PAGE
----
As people, we are raised with certain values, behaviors that slot us into socially acceptable norms. The simple things that separate us from good and bad. Using these behaviors in characters can be rewarding both good and bad.
Simple values that we take for granted such as privacy. Having that violated can cause fantastic conflict or inner turmoil for a character. It can also give a villain or antagonist opportunity to shine. Writing bad people is fun, fun because they can step outside the social boundaries and wreak havoc on those that don’t. They can do what the average person won’t.
Some examples of people who may violate privacy purposefully or accidentally:
A child who hasn’t learned to respect privacy
A well-meaning parent suspecting child of wrongdoings
A teacher who over steps their boundaries
A boss or coworker who snoops
A friend who feels slighted or isn’t truly a friend
A stranger stealing identity
A stranger who broke into a house/apartment
A friend or family member looking in a private place innocently
Examples of ways to violate one’s privacy
Read a diary
Rummage through a desk/bedroom/closet/office
Go into a wallet, purse or bag
Break into/invade one’s home/car
look through a medicine cabinet
hack a computer
Peeping through a window, door or via hidden camera
Read employee records without permission
walk into the bathroom on someone
Listen in on a conversation, phone-call or voice mail
Enter a room/house/yard/garage without permission
Reading someone’s mail/email/text messages or test results
Good intentions or not, breaching one’s privacy can be disruptive. I use this invasion as a way to foreshadow a character who may stray from the right side or who is already bad, but hiding it. Snooping people are interesting because they so casually break a rule of honor.
Scott’s eyes narrowed as he watched Amber and Dale leave for lunch together; giggling and teasing one another. There was no way she hasn’t had sex with multiple candidates. Why Dale? Scott intended to find out.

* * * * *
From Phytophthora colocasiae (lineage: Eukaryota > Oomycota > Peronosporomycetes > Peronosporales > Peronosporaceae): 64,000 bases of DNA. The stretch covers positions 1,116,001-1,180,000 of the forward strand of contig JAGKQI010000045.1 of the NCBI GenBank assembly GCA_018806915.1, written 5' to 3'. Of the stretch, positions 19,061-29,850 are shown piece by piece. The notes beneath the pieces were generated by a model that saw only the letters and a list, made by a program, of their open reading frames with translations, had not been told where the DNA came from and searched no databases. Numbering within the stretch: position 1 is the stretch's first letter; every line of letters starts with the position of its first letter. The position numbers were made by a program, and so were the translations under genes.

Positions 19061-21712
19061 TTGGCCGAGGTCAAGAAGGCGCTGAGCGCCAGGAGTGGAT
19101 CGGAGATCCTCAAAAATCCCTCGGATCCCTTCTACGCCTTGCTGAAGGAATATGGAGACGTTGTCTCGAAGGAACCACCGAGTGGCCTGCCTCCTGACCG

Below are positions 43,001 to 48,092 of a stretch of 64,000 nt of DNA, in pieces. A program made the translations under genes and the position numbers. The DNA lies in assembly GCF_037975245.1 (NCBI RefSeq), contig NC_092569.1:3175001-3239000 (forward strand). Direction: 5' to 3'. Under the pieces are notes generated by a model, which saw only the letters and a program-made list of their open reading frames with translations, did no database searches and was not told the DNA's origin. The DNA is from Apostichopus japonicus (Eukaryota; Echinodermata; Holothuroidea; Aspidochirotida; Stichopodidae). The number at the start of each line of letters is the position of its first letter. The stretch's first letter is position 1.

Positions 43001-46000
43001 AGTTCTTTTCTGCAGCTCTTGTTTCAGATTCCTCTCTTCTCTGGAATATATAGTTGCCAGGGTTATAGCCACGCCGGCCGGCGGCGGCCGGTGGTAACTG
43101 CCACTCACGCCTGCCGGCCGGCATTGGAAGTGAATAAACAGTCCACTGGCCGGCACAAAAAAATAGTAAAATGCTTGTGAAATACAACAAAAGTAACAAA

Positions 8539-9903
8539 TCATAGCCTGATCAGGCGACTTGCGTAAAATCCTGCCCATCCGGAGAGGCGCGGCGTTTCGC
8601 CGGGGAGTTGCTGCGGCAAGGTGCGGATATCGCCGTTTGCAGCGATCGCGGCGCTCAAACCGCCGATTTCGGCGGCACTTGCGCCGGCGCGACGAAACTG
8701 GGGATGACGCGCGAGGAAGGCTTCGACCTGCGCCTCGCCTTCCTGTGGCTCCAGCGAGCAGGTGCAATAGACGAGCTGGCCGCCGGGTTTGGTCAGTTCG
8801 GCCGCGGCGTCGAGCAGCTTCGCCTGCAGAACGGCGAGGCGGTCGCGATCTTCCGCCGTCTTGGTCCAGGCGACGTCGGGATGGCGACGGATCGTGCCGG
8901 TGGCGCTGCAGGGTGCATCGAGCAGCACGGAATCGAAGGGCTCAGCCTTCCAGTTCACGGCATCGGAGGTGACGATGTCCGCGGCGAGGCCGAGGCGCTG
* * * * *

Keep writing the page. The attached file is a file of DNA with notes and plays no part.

He glanced around. Most of the office was empty by now and so he casually made his way to Amber’s desk. He adjusted her chair as he sat and unlocked her computer. Clifton gave him access to the spyware that logged all passwords in the event of sudden termination. The information he was finding very useful these days.
“Alright, Amber what game are you playing?” Scott opened her browser history and quickly found her private email, opened it and started reading.
“Incognito does not mean hidden moron.” Scott mumbled to himself and shook his head as he opened one sent to her mom titled ‘unsure’. He started from the beginning and as he read a sly grin spread across his face.
“Bingo.” Scott quickly copied the conversation and sent it to a dummy email he set up earlier. He authorized another access so she wouldn’t be alerted when he checked her email from another computer.
“She’s not smart enough to figure that out anyway.” Scott set her computer back to how she left it and went back to his office to do some research.
Unless two people are in cahoots on a privacy offense, an infringement is likely a solitary activity. What I like to do in this sort of scenario is leave a bit of mystery and have the perpetrator make a mistake (Yes Scott made one). One that may or may not be noticed later on. What I won’t do is have someone magically witness it without making that known at the time of the incident. There’s not much worse than the surprise revelation to the reader that Rachael witnessed the whole thing but it wasn’t mentioned until later. “Hey, I saw Scott on your computer yesterday.” Ugh. Incidentally having someone caught red-handed is also an abundantly wealthy source of drama. Just don’t use the cliché term “Red-handed”.
My advice about privacy and invading it.
It’s such a successful way to subtlety show characters true to nature, whether they resist the urge to peek at an email left open or blatantly snoop to read it, you can let the reader develop emotions toward the character.
A post or two from a while ago.